The artwork consists of nine abstract ceramic forms representing the contextual history of the Market Estate site. The pieces are made of bone china to represent the cattle market once situated on the site. This is a fitting ceramic material to use, as a large constituent of bone china comes from the ashes of cattle.
The pieces are also cast from net curtains remaining in the flats prior to the demolition of the estate. These laced fabrics were cut and pasted onto the original plaster models before a plaster mould was cast from each piece. This offers a textural quality to the surface of the bone china and a memory of what they once were.
Once cast from the moulds, the pieces are finished to a high quality and fired at 1250c in which they become vitrified but also shrink by 17.5%. They then receive a transparent gloss glaze to enhance the colour and texture of the clay body.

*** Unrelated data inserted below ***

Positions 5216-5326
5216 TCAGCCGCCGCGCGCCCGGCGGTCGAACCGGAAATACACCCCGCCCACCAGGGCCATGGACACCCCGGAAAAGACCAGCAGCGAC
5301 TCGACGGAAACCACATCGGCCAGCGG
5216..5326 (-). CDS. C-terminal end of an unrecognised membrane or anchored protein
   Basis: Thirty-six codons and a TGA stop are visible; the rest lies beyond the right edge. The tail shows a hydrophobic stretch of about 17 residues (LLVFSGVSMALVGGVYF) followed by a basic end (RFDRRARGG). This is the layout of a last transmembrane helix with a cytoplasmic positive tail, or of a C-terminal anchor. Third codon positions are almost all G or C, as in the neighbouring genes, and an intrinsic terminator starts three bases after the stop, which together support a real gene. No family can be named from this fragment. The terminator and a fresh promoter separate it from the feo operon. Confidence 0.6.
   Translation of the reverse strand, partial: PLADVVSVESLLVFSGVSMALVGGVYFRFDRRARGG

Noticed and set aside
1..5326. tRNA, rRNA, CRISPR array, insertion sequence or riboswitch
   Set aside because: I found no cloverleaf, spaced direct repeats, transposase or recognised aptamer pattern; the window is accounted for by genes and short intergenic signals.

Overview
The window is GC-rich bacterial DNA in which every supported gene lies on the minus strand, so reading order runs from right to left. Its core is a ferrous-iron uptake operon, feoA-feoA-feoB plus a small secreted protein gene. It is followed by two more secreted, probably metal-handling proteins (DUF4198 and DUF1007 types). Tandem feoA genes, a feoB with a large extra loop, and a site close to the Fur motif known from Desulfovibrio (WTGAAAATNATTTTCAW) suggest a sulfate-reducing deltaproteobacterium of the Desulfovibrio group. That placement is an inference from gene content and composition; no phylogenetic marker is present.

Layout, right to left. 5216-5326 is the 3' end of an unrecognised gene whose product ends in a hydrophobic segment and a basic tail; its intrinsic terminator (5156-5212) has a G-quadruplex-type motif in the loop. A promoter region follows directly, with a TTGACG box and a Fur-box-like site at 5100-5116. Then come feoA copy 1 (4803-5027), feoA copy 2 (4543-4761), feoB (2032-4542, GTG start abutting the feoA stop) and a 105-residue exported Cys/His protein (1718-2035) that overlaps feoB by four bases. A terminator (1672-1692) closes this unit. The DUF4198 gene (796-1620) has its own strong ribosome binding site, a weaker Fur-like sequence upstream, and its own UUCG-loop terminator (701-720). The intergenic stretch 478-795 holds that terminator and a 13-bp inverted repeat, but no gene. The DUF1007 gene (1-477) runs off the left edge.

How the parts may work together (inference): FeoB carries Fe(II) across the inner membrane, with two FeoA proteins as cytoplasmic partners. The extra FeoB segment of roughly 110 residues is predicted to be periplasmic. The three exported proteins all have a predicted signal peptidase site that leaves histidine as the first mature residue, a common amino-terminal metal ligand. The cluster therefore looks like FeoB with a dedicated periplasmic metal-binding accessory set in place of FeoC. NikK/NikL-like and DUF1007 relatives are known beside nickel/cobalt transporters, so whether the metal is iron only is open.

Each piece has a different image transferred onto the surface once it is glazed. These are illustrations of the Market Estate in its various points in history. They are observations or images taken by myself, then drawn on a computer to be screenprinted onto special paper. These enamel transfers are then placed on the pieces and fired for a third time at a lower temperature than the gloss glaze. The enamel from the transfer soaks into the body of the glaze.
Finally, to protect the base from becoming damaged from use, each piece is coated with a felt lining. This allows for the frequent picking up and placing of the artwork when handled.